Hello, class! Today I thought we’d forego the usual review for an in-depth discussion of marijuana strain names. Where do they come from? What, if anything, do they tell us about the plant? Should you consider them when making your purchasing decisions? Do they matter, like, at all? Let’s get into it! Since I’m teaching, you can call me Mr. Gentleman today. El Toker Supremo is also acceptable. Now, I better take roll. Anita? Anita Mantakis? Ok absent. What about Mike? No one’s seen Mike Rotch? Hmm. Seymour Butts? Now I know you’re having a go at me! These names are all fake! Where’s the real- oh. I’m sorry, Seymour, I didn’t see your hand up. Alright, we’ll get started.
OG Kush, Sour Diesel, Grandaddy Purp…these are just a few of the hundreds of cannabis strains being sold on dispensary shelves these days. Where do they come from?
The people that make the seeds, breeders, are the ones that name the plants. Sounds fair. The seeds are then sold to seedbanks for distribution. Breeding is an intensive exercise for expert growers. Essentially you’re pheno-hunting– growing a lot of plants and monitoring the results to find the best one for growing or to serve as your “mother” clone- but on a massive scale. Plus you have to control the actual breeding part. Cannabis is one of several plants, like hops or willow, that grow as either male or female. You make the sexy times happen by grafting the pollen from the male plant on to the female plant which grows the buds we enjoy so very much.
The lack of industry standards means our talented breeder friend has carte blanche to name the new ganja baby. You’ll see a lot of common suffixes or prefixes to names. Kush, Sour, Haze, Diesel…these get thrown around more than luchadores and any common effect is likely a coincidence. OG meant Ocean Grown once, regarding the specific terroir on the Cali coast, but it’s been bastardized beyond any usefulness.
HOWEVER! Breeders will often incorporate the names of the parent plants into their new creation. Grandpa’s Breath includes Mendo Breath in its parentage. Blue Rhino is a cross of White Rhino and Blueberry. Or it’s a creative mash-up! Space Queen, for example, is a cross of Cinderella 99 (Disney princess) and Romulan (alien race in Star Trek). So you can learn about a plant’s heritage from the name sometimes, but that’s not really useful for determining whether you’re gonna enjoy its’ effects.
Those seeds (or clone plants) then make their way to your state’s cultivators via channels that are, uh, not totally legit, because there’s no legal way to transport still-federally-illegal marijuana over state lines. Mistakes can happen, as do outright changes for marketing reasons in the cultivator/dispensary chain (‘we got too many Cookies on the shelf, call it Gelato instead’). Seeds don’t look all that different from one another, nor do young clones, nor do most flowers, when you get right down to it. Your favorite brand gets a pack that says Mendo Breath, it grows well, they decide to use it, but it might not be Mendo Breath at all. Who would know?
Nobody would, not even the breeder, and here’s why: cannabis is a living organism, at least until it’s been butchered so you can smoke it, you heartless brute, and it is very, very much affected by its environment. What I am saying is that when Happy Time Cannabis Brand in Nevada gets a clone- that is, an exact genetic duplicate, which seeds are not- of Cinnamon Butter Kush and so does Gold Star Ganja in Oregon, it is extremely unlikely they’re going to grow perfectly matching plants. Unless they are each growing with the exact same set-up- lights, water, nutrients, and so on- they’re going to get slightly different results. Heck, there are some schools of thought that the color of the trichomes matter when you harvest- clear will produce a more sativa high, cloudy amber a more indica couchlock. Think of that! The strain might not even matter that much to the effect. It’s all about the growing, friends. All about the growing. That’s why I repeated myself, which you know I hate to do.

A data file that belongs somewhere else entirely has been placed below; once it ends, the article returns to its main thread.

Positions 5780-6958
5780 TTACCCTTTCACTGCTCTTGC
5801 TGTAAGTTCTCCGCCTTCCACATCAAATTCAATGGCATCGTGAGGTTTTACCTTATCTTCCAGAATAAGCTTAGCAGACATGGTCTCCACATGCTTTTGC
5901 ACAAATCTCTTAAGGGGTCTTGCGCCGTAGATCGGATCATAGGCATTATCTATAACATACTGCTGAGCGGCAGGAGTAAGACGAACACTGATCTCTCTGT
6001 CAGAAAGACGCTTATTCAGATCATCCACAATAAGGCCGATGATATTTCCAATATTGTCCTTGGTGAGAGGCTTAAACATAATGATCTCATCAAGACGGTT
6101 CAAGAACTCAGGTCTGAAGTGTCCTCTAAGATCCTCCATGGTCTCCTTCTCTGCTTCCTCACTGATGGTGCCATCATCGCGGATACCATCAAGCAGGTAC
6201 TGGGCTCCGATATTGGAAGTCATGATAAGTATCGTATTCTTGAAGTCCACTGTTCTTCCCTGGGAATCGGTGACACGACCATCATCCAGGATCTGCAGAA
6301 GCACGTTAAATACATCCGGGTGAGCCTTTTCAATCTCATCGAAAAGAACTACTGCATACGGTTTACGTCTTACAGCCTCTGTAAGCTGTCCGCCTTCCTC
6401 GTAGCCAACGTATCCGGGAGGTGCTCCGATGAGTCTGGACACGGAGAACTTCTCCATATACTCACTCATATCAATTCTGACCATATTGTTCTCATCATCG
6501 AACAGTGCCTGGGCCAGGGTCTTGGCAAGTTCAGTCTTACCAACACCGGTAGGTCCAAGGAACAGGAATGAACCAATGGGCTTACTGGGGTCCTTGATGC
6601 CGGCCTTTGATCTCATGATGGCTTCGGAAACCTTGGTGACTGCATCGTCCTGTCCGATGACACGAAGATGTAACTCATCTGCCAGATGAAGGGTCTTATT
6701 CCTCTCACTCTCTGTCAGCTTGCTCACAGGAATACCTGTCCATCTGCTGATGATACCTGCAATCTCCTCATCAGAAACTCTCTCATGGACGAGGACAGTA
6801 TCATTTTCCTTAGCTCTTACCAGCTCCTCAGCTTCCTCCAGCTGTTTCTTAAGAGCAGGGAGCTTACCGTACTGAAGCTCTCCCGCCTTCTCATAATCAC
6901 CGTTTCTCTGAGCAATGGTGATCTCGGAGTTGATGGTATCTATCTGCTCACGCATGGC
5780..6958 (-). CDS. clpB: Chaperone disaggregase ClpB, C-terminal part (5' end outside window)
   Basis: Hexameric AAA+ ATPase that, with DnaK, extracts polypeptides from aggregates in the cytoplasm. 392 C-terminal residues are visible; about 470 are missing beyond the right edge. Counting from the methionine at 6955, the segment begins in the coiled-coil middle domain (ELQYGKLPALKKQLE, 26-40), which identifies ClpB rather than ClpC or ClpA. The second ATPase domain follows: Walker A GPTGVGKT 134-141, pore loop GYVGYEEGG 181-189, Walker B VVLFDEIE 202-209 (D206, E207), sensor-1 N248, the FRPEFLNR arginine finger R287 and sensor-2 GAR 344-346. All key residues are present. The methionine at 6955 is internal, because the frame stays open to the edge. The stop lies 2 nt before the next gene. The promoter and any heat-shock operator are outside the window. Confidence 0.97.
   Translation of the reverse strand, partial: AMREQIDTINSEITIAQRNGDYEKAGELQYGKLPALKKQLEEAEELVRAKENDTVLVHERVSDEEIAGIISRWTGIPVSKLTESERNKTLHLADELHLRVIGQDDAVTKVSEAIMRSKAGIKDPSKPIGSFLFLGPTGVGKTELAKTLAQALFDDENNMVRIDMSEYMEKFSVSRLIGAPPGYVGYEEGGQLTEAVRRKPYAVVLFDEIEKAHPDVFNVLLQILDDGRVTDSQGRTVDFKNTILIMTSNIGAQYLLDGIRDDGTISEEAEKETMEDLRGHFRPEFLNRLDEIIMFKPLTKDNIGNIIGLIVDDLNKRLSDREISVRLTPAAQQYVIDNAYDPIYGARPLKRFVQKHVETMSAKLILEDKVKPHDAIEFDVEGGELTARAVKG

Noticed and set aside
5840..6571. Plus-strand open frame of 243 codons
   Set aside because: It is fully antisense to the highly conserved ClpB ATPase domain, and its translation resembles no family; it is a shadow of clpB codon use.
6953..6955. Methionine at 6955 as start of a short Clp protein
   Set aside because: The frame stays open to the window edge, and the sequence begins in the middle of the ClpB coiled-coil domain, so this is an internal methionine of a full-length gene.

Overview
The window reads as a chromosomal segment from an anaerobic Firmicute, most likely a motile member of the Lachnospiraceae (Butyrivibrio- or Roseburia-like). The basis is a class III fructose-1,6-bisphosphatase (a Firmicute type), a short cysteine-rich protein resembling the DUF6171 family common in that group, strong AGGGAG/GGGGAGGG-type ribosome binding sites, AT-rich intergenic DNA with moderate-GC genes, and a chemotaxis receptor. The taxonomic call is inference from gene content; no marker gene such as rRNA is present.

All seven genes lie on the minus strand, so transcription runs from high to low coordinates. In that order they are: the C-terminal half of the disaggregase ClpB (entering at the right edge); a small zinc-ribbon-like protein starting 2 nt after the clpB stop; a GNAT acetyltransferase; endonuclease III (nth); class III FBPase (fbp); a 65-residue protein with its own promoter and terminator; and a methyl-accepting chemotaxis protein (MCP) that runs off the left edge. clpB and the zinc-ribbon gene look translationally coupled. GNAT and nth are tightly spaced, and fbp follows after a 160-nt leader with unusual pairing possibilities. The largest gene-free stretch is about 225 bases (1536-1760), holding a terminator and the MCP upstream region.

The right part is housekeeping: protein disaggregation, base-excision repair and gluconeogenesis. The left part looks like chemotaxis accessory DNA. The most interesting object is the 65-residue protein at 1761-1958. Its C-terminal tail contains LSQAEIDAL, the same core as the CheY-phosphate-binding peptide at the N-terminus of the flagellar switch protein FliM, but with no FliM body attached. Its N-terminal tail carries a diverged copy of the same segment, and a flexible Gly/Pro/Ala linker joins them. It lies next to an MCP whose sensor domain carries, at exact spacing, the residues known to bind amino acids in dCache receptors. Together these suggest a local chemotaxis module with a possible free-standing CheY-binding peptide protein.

It doesn’t even matter if it’s the same brand operating in multiple states! Happy Time Nevada is probably running a different set-up than Happy Time Washington, for some reason, maybe even a good one. Like, because of different laws between states or limitations of the operating space. My reviews from Liberty Maryland vs Liberty DC and Bakked Vegas vs Bakked Denver all indicate a clear discrepancy between quality standards within the same company operating in different locales.
What this means to you is that Cinnamon Butter Kush that you got from Happy Time Nevada might not be the same as the CBK you got anywhere else. BUT! If you go to the local medical dispensary and ask for, say, Abatin’s Sour Grapes, you can expect that these Sour Grapes are gonna be identical, or nearly so, to the Abatin Sour Grapes you bought months ago and loved. It’s always possible an issue with the grow room affected the current crop, but on the whole, you can expect consistency, and that’s a huge check in the PRO column for shopping at dispensaries if you’re using cannabis for medicinal purposes or you’re, just, super-picky. I can dig that, baby!
Summary! Cannabis strain names don’t really matter looking at the macro, because the Bubba Kush you got here won’t be the same as the Bubba Kush you got there. Might not even be Bubba! But if you like it, who cares what it’s called? Here at GTHQ, we strive to bring you pics of the best buds available and use the strain names provided without question as a means of guiding you to the featured item. And we have Legendary Albino Bull Gators to hunt, so if you’ll excuse us, the Trapper has a sweet-ass jacket with our name on it. I still laugh every time that dude talks about people bringing him dead cats and squirrels full of buckshot to work with. Snort! Squirrels full of buckshot??? Oh man. Class dismissed.